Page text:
With the word "moribundity", Carissa Tan Huixuan left her rivals behind.
The Primary 6 pupil from Nanyang Primary School came in first among 32 in her group during the semi-finals of this year's RHB-The Straits Times National Spelling Championship, held yesterday.
For Sam Shreyas Joseph, the winning word is "shogun".
The Primary 6 pupil at St Joseph's Institution Junior managed to spell the word in a round that featured words of foreign origin, while his four opponents tripped up, thus handing him the victory.
He won in his group of 37 contestants.
The top three winners in each semi-final:
1st: Carissa Tan Huixuan, 11, Primary 6, Nanyang Primary School
2nd: Chan Jun Kiat Ryan, 11, Primary 6, Catholic High School (Primary)
3rd: Lee I Shiang, 12, Primary 6, Rosyth School
1st: Sam Shreyas Joseph, 11, Primary 6, St Joseph's Institution Junior
2nd: Eashaa Pillai, nine, Primary 5, Raffles Girls' Primary School
3rd: Matthew Ng Eng Kiat, 12, Primary 6, Anglo-Chinese School (Primary)
The two semi-final winners - who emerged from the 69 who took part yesterday - are now guaranteed spots in the final of this sixth RHB-The Straits Times National Spelling Championship, which will be held at ITE College Central on April 22.
The champion wins $5,000 and the challenge trophy for his school.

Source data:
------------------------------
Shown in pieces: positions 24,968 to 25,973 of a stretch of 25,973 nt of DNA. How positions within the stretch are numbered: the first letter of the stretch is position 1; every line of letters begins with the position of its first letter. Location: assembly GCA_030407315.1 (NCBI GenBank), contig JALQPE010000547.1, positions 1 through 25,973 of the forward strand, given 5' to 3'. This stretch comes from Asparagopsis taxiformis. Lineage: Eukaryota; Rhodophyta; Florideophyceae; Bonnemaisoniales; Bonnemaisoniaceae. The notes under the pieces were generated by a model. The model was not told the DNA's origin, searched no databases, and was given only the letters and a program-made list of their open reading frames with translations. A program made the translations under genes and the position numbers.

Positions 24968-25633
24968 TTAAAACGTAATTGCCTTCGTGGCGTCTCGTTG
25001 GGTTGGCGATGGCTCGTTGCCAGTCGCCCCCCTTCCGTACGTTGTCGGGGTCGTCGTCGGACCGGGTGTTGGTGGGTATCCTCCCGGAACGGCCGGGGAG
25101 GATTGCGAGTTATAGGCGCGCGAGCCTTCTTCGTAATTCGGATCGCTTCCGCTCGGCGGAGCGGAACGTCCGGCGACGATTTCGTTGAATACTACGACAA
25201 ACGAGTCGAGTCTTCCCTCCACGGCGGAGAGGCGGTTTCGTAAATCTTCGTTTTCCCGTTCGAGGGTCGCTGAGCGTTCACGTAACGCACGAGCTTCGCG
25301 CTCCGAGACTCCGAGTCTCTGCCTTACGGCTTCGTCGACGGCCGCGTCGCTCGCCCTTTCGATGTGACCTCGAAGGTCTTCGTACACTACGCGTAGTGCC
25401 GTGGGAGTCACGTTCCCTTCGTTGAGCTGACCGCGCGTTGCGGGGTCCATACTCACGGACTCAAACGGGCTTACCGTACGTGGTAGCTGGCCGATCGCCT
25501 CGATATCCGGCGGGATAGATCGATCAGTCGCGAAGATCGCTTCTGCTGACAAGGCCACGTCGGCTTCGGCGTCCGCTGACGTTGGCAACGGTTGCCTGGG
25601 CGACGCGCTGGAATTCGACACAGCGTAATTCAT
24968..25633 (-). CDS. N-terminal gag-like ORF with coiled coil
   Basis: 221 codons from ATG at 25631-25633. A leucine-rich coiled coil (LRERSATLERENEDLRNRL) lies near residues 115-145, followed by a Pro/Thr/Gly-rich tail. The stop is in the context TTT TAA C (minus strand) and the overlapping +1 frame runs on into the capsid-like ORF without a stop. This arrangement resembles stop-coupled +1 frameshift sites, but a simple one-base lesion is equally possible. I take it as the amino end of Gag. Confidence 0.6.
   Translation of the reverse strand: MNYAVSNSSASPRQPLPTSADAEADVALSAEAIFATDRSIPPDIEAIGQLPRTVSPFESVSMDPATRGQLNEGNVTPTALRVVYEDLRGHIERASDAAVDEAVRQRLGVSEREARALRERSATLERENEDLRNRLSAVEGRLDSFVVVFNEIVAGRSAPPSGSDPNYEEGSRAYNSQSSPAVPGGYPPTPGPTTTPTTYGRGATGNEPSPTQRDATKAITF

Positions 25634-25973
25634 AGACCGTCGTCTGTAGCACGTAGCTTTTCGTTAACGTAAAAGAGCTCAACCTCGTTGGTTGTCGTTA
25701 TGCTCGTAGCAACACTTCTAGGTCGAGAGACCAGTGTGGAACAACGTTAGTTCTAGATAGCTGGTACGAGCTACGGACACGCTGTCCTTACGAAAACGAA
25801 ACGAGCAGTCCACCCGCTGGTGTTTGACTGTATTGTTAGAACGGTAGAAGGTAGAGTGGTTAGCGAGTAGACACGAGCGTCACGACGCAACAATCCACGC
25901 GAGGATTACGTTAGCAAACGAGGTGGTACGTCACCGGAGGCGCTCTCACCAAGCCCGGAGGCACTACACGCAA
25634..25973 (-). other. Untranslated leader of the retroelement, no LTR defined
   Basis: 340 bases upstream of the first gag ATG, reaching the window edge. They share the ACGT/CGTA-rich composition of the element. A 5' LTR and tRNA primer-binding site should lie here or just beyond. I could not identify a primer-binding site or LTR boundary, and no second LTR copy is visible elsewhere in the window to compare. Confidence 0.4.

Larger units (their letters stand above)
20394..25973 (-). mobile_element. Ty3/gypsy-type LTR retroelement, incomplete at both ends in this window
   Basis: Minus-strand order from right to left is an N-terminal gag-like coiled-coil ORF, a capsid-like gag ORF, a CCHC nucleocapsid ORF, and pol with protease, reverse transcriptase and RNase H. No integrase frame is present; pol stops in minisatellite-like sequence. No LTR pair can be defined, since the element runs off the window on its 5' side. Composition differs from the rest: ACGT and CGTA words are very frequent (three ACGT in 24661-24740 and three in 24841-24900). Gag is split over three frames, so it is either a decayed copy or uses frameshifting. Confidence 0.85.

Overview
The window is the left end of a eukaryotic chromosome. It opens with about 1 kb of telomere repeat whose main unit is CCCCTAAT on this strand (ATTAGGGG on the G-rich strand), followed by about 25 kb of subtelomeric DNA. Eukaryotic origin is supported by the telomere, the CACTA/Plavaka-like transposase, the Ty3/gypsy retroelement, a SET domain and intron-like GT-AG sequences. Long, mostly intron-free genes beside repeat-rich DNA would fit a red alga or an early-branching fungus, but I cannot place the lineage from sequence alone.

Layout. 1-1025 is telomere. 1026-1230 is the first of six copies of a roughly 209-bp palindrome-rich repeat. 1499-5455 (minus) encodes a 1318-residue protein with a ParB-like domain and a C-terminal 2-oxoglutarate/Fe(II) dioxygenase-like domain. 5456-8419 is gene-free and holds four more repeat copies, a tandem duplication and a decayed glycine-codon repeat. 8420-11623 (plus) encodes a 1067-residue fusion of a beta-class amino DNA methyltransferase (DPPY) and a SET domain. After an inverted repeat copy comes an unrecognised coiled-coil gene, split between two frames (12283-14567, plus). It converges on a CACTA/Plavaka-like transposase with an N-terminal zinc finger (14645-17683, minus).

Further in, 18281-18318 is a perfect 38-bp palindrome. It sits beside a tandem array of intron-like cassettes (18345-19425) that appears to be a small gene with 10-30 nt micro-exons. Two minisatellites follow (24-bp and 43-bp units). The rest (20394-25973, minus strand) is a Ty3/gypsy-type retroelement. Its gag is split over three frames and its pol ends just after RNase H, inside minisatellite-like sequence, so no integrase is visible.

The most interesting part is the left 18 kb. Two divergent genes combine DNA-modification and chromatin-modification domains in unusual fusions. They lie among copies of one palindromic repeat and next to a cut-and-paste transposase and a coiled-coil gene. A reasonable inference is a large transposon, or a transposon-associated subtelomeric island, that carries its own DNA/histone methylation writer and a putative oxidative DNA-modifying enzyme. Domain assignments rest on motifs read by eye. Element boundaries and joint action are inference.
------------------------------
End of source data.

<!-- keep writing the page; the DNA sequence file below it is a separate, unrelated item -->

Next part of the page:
Carissa took part in the competition when she was in Primary 4 and made it to the zonals then, but was unplaced.
This year, while she nailed every word she was given, she said she did not always know them, but figured them out using phonics.
"It's easier to follow the pronunciation than to overthink," she said.
Among words she figured out was "marinara", where she took a cue from the fact that it referred to a sauce and had Italian origins.
In Group B, Sam said he felt more confident compared with last year.
To help him prepare, his mother, Madam Jelitha Mary, 40, a freelance software engineer, wrote a computer program which automatically reads aloud pronunciations pulled from the online Merriam-Webster Dictionary.
Sam added: "I hope to win in the finals because my school has never won the The Big Spell finals before."
RHB Banking Group and The Straits Times are co-organisers of the event, in partnership with the Ministry of Education.
It is supported by the National Library Board; ITE College Central is the technology partner.
There was a new format this year.
Ms Fiona Chan, managing editor of The Straits Times, who was a judge for Group A, said: "We raised the standards of gameplay this year by reducing the number of semi-finalists, so all the participants should take satisfaction in the fact that they are already the best spellers of their cohort."
On RHB's continuing support for The Big Spell, Mr Mike Chan, the chief executive officer and country head of RHB Bank Singapore, said: "In today's world, with technology, a lot of spelling is spellchecked, using software and smartphones.
"But you still need to know the fundamentals of English, and how to spell properly."
•Additional reporting by Ang Yiying and Metys Ngo
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